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Edward Downing, longtime arts educator who led Interlochen Center for the Arts, dies

Edward J. Downing, a distinguished arts educator, leader and booster of Michigan arts communities, died Feb. 10. He was 87.

Interlochen Center for the Arts President Emeritus Edward Downing.

Interlochen Center for the Arts President Emeritus Edward Downing.

Downing was president emeritus at Interlochen Center for the Arts and a leader of the Traverse Symphony Orchestra.

He developed a passion for arts and chanted for excellence in his youth, graduating from Wyandotte’s Roosevelt High School as valedictorian in 1953 and earning a full scholarship to the University of Michigan, where he earned bachelor’s and master’s degrees from the UM School of Music.

He participated in ROTC programming in college and went on to serve eight years in the US Army, retiring as a captain, US Field Artillery.

Known to be a great motivator, Downing spent his 46-year music education career teaching in Flint, Belleville and Ann Arbor public schools, followed by a tenure at the University of Michigan. He served as president of the Michigan School Band and Orchestra Association, and bands performed for state, regional and national conventions.

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“Ed was a fervent champion for music and arts education, and he shaped the course of the Interlochen Center for the Arts,” said Trey Devey, president of Interlochen Center for the Arts.

In 1974, Downing was recognized by his peers as Music Teacher of the Year in the state of Michigan.

Downing went to Interlochen the summers of 1974 and 1975, serving as Director of the University of Michigan All-State Program. He and his wife, Joyce, moved to Traverse City permanently in 1978 when he was director of the National Music Camp and conductor of the Interlochen Arts Academy Band.

Later, Downing became vice president for education for the Interlochen Center for the Arts, where he was responsible for all educational programming and was at the helm of the Interlochen Arts Festival.

According to an Interlochen Center for the Arts news release, “At every Camp opening staff meeting, he would say, ‘If you listen, you can hear ’em coming. They’re packing their trunks and getting in their cars, and getting on planes. They’re excited, and they’re nervous, and they’re bringing their hopes and dreams. Are you ready?’ With Downing at the helm, the thundering response was always ‘Yes!’ ”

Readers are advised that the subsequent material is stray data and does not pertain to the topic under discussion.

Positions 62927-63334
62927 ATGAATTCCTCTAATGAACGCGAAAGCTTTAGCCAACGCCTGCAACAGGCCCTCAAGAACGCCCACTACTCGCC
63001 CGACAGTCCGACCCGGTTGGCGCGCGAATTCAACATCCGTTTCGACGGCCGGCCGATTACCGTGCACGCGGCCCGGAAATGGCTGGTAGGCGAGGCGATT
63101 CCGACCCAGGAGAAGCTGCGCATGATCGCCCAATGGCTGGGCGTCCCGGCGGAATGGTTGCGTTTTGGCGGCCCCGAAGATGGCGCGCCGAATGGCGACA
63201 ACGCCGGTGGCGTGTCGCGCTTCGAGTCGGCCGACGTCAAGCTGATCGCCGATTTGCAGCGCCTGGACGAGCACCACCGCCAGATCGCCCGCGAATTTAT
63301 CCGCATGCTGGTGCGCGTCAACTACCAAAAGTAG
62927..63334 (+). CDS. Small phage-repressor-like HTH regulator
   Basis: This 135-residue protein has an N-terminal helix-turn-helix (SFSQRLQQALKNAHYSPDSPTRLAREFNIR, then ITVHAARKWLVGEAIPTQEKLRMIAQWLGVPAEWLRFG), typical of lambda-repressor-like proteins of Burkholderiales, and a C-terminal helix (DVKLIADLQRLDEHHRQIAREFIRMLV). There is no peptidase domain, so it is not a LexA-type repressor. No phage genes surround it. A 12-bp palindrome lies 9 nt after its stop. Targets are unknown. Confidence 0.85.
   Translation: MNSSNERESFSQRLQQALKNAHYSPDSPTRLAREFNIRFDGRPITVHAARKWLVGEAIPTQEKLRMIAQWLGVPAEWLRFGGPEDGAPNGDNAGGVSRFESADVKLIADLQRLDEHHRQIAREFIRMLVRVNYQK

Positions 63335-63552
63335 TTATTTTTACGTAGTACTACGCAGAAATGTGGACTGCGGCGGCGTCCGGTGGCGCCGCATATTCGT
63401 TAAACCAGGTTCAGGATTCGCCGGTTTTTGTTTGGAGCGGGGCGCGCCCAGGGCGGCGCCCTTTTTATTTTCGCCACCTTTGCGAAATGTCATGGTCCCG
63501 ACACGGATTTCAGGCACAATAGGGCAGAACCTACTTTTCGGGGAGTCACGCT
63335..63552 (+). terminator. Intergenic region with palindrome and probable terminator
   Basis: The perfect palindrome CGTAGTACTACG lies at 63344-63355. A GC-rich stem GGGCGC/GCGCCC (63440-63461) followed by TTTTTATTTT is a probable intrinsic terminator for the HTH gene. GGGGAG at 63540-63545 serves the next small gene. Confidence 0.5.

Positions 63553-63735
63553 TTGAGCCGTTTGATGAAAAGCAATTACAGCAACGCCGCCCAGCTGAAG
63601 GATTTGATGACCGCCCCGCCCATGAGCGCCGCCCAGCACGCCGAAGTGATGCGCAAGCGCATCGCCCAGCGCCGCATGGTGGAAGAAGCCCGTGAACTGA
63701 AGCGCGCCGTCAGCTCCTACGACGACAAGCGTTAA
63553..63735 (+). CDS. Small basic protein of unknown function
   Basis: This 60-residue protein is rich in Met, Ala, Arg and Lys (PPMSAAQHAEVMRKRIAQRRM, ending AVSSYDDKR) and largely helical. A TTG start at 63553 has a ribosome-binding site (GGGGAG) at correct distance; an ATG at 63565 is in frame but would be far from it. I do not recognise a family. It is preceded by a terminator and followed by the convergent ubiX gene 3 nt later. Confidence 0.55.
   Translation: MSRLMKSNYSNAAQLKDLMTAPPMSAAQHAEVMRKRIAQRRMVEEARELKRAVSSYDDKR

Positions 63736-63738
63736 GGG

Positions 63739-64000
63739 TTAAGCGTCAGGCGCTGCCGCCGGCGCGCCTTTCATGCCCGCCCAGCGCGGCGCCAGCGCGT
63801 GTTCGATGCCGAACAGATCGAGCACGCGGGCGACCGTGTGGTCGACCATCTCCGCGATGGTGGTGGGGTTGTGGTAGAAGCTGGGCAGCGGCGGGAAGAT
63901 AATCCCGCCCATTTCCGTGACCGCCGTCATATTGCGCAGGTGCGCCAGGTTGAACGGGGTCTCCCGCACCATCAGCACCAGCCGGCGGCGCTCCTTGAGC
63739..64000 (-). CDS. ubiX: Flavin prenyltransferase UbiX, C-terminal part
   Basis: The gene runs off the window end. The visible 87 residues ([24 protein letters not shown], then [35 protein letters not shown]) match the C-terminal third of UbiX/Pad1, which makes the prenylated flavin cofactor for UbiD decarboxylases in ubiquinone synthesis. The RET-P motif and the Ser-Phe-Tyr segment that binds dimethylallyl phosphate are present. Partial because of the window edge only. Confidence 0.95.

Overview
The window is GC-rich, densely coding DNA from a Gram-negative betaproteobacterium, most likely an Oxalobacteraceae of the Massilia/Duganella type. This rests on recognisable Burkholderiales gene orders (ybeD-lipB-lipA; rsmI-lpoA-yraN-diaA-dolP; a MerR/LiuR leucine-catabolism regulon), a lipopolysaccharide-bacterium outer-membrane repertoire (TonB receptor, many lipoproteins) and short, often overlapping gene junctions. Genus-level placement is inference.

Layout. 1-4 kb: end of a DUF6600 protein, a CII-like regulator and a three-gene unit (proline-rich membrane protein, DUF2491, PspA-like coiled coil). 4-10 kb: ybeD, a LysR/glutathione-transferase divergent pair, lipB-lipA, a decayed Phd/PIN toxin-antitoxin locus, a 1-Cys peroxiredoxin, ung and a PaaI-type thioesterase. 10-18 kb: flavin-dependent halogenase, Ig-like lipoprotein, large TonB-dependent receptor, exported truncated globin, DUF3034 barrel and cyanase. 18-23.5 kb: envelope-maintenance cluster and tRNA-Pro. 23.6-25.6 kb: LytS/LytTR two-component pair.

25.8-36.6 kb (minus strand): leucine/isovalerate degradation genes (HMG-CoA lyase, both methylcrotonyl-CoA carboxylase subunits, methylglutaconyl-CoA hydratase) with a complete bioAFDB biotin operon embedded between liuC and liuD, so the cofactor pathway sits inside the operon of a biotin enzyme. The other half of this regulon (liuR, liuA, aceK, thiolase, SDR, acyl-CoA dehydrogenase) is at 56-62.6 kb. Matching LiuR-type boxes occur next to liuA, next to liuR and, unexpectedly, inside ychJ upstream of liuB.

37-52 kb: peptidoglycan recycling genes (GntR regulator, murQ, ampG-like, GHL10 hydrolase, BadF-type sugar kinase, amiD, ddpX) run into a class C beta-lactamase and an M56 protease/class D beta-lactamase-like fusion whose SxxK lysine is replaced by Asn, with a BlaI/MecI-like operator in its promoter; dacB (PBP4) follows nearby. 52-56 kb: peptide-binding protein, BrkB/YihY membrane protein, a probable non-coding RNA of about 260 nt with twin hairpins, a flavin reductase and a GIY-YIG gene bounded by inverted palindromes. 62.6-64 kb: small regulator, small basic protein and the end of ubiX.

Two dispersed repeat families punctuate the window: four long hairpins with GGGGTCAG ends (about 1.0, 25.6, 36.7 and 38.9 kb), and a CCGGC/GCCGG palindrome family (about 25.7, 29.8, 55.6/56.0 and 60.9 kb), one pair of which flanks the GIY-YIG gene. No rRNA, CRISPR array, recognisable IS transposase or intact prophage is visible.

He was named president of the organization in 1998, leading campuswide renovations and new construction totaling $16.1 million. Under his leadership, Interlochen Public Radio launched a second station featuring an all-news format; the Frohlich Piano and Percussion Building, the Harvey Theater and The Writing House were built.

Downing retired in October 2003, but in 2007, Downing took over leadership of the Traverse Symphony Orchestra for what was meant to be a three-month interim position that lasted five years.

He also was a 40-year member of the Rotary Club of Traverse City as club president and president of Rotary Charities.

Downing was survived by his wife of 67 years, Joyce; daughter Jamie; son David, and seven grandchildren and three great-grandsons. He was preceded in death by his daughter Karen.

A celebration of life honoring Downing is planned for the summer, Interlochen Center for the Arts officials said.

Brendel Hightower is an assistant editor at the Detroit Free Press. Contact her at [email protected].

This article originally appeared on Detroit Free Press: Ed Downing, arts teacher who led Interlochen Center for the Arts, dies